Wednesday, July 20, 2016

Today We Kill, Tomorrow We Die!

Oggi a me... domani a te!; western, Italy, 1968; D: Tonino Cervi, S: Brett Halsey, Bud Spencer, Tatsuya Nakadai, William Berger, Wayde Preston

After spending five years innocently in prison, Bill is released and immediately goes to his savings to gather a gang of the fastest gun drawers in the area: O'Bannion, Jeff, Greenhorn and Francis. They each get 5,000$, which will doubled if they finish his job: namely, Bill's wife, an Indian, was raped an killed by criminal Elfego, who also framed him with a prison sentence. Bill and O'Bannion are captured by Elfego's gang, but their friends manages to free them. Hiding in the forest, Bill and his accomplice stage an ambush at Elfego's gang, and ultimately manages to kill him.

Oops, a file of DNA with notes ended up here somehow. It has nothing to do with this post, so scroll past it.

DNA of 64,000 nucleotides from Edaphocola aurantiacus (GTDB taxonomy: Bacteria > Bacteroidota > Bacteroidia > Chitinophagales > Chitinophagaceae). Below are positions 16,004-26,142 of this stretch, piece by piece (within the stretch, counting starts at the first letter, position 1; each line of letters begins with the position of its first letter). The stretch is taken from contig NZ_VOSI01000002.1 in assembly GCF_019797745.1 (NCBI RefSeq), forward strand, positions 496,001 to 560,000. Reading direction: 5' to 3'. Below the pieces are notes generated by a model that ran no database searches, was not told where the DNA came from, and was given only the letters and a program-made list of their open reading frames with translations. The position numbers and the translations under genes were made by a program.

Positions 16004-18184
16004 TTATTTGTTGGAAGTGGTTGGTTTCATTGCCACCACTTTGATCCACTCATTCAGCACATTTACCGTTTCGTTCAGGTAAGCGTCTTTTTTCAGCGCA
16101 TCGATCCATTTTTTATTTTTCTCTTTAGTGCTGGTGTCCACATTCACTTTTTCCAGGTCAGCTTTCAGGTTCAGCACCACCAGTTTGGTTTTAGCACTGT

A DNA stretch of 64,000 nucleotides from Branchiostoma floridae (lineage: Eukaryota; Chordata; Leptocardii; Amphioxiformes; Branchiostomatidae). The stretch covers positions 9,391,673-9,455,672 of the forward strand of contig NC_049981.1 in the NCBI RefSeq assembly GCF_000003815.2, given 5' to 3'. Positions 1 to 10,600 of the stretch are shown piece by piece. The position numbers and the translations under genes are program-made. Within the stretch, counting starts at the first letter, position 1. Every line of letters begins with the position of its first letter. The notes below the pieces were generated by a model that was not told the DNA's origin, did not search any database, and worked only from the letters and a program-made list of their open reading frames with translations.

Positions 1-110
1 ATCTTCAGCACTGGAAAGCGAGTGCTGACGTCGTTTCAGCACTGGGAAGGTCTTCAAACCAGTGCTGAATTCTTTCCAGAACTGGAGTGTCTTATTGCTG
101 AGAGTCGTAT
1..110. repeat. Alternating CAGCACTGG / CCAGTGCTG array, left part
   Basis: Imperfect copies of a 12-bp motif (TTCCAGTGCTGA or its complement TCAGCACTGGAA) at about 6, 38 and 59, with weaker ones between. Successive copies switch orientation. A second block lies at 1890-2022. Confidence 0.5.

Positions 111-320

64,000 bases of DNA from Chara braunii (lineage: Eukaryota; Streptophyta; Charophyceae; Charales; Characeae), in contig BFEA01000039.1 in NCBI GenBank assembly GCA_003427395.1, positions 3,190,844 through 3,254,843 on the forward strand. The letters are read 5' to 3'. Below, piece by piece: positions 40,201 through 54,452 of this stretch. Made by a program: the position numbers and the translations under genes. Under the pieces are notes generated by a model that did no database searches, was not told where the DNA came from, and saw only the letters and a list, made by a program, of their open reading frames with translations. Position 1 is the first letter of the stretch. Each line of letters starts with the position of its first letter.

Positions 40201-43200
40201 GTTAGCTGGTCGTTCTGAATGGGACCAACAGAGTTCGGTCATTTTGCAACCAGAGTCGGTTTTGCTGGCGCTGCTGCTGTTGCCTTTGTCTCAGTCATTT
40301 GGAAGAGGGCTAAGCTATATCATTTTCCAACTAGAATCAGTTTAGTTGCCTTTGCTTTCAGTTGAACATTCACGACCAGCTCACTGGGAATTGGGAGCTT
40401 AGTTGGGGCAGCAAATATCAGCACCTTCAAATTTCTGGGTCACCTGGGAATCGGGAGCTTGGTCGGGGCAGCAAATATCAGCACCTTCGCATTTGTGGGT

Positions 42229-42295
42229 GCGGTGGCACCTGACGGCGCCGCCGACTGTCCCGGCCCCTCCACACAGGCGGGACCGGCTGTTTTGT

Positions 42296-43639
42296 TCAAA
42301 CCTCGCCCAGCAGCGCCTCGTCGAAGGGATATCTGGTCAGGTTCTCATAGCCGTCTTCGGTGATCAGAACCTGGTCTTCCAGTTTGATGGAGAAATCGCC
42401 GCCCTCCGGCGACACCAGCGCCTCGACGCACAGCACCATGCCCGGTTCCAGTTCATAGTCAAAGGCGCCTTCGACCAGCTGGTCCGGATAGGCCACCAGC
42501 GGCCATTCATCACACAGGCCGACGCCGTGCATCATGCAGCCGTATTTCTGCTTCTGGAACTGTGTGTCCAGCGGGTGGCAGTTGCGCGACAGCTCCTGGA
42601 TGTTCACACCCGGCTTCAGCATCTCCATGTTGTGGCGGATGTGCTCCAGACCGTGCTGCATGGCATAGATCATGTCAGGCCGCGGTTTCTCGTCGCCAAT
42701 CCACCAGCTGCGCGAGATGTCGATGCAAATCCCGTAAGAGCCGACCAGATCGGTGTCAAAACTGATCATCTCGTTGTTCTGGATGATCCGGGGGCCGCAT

In the 60s, Italian 'Spaghetti Westerns' grew like mushrooms after rain and left an imprint on the entire era, yet few directors truly managed to make something extraordinary out of that genre, such as Leone or Clucher, who delivered a first spoof of it with "Trinity". Even though it was written by Dario Argento, "Today We Kill..." is a good, yet standard example of the genre, with several typical storylines revolving around a revenge story, told in a rather too straight forward manner, though certain elements of surprise can be found in a couple of humorous moments (for instance, when Sheriff Jeff is offered 5,000 $ by protagonist Bill to immediately follow him on his task, he accepts - and releases a prison inmate from jail, giving him the Sheriff's badge (!) to run the office while he is away) and the fact that the protagonist's first helper becomes none other than Bud Spencer, here still in a serious edition. The villain is a typical example of a bad guy who is evil just so that the viewers can hate him, even when some of his actions do not make much sense (in a flashback filmed in black and white, Elfego is seen raping Bill's wife, calling her an "Indian whore", which alludes that he is racist, but since this is all we find out about him, his actions are left rather unintelligible), yet the compact story leads to a proportionally well made finale in the forest, with several gritty, brutal showdowns (such as when Spencer's character has to use a log to fight with Elfego who has a sabre).


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